Lao Airlines has signed a memorandum of understanding (MoU) with Airbus to buy two A320s “white tails” originally destined for Libya.

These white tails were built for Libyan national carrier Afriqiyah Airways which suspended operations when NATO forces on March 19 started imposing a no fly-zone over the country.

A well-placed industry executive says Airbus has one more A320 white tail still available for sale and that all three aircraft have very advanced inflight entertainment (IFE) systems. The fact that the aircraft already have the Afriqiyah Airways’ interior and IFE system means they are a challenge to place with other carriers because the new operator may need to do some retrofitting to ensure commonality with its fleet.

Lao Airlines Deputy Commercial Director Noudeng Chanthaphasouk says the MoU was signed with Airbus on Aug. 2 and that these two CFM-powered A320s are configured with 126 economy-class and 16 business-class seats. “Libya was supposed to buy these two aircraft, but they can’t buy these aircraft now, so Airbus is selling them to us.”

He says Lao Airlines aims to take delivery of the first at the end of October, and the other at the beginning of November. The plan is to launch a three-times-weekly service on Nov. 1 from Laotian capital Vientiane to Singapore, says Chanthaphasouk, adding that he was in Singapore last week meeting with executives of Singapore Changi Airport. Chanthaphasouk declines to say which other international destinations he plans to launch.

The carrier currently operates only turboprops—four ATR 72s and four Xian Aircraft MA60s—but in June 2003, it did start leasing an A320 from Singapore Aircraft Leasing, but it returned that aircraft soon after. Lao Airlines’ decision to lease two A320s could potentially put an end to an earlier deal in which Commercial Aircraft Corp. of China (Comac) was expected to deliver two 90-seat ARJ21 regional jets to Lao Airlines. The deal is important to Comac because Lao Airlines is the ARJ21’s first export customer.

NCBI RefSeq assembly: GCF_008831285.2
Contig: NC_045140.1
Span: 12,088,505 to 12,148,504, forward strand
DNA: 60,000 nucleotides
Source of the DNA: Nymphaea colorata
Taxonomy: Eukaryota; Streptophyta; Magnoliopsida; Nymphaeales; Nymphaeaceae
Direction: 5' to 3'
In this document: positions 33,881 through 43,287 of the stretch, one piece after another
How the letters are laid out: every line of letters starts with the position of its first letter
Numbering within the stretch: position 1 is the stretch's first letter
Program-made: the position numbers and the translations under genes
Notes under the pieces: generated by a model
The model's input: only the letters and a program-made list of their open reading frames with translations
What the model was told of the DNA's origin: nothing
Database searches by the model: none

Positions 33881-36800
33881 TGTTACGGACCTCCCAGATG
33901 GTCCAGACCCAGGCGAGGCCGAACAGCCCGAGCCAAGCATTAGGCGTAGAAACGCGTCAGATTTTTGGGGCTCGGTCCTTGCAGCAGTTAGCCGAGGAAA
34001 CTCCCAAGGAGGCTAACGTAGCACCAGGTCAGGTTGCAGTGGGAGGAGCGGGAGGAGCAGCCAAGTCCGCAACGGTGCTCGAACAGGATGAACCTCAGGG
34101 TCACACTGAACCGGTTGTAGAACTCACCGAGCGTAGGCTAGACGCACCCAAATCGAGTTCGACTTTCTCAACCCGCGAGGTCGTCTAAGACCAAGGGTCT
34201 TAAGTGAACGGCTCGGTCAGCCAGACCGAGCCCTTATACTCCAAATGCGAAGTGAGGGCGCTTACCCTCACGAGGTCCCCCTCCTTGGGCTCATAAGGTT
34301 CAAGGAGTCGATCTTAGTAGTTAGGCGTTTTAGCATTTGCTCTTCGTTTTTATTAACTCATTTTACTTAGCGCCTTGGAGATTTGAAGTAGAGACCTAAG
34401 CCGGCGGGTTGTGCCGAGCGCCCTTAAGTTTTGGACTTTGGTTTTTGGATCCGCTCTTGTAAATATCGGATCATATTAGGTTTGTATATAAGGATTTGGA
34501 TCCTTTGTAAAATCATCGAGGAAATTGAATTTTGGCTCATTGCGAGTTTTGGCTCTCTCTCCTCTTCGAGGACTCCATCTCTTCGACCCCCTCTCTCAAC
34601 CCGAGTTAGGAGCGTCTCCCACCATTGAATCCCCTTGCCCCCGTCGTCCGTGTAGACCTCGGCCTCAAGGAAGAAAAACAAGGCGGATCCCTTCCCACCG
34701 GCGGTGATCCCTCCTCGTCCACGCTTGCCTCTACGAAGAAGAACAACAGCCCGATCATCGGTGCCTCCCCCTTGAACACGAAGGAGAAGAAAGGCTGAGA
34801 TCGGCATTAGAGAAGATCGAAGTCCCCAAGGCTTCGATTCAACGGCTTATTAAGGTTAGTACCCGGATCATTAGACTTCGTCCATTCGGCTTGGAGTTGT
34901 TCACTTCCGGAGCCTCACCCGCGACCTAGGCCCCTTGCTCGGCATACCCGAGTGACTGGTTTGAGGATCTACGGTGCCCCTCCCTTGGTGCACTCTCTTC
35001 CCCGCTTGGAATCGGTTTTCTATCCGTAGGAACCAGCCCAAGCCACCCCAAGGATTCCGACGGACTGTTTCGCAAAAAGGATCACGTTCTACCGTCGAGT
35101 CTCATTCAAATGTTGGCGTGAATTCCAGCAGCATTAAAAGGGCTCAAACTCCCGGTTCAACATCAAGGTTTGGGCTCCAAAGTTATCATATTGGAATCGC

When asked if Lao Airlines still plans to take delivery of the two ARJ21s, Chanthaphasouk says it is up to the government to decide. “The Chinese have a government-to-government deal,” he says, referring to the fact that the contract was between the Laos government and China. “Comac hasn’t yet received Chinese type certification from the Civil Aviation Administration of China for the ARJ21. We can’t wait,” he adds.

Comac’s ARJ21 program has experienced numerous delays over the years, but the latest is that it aims to receive ARJ21 type certification in the coming months and achieve entry into service at year-end. The first operator will be China’s Chengdu Airlines, which is part-owned by Comac. There are several other Chinese carriers, such as Shandong Airlines and Shanghai Airlines, that ordered ARJ21s before Lao Airlines. That said, the Chinese carriers appear to be in no hurry to receive the ARJ21.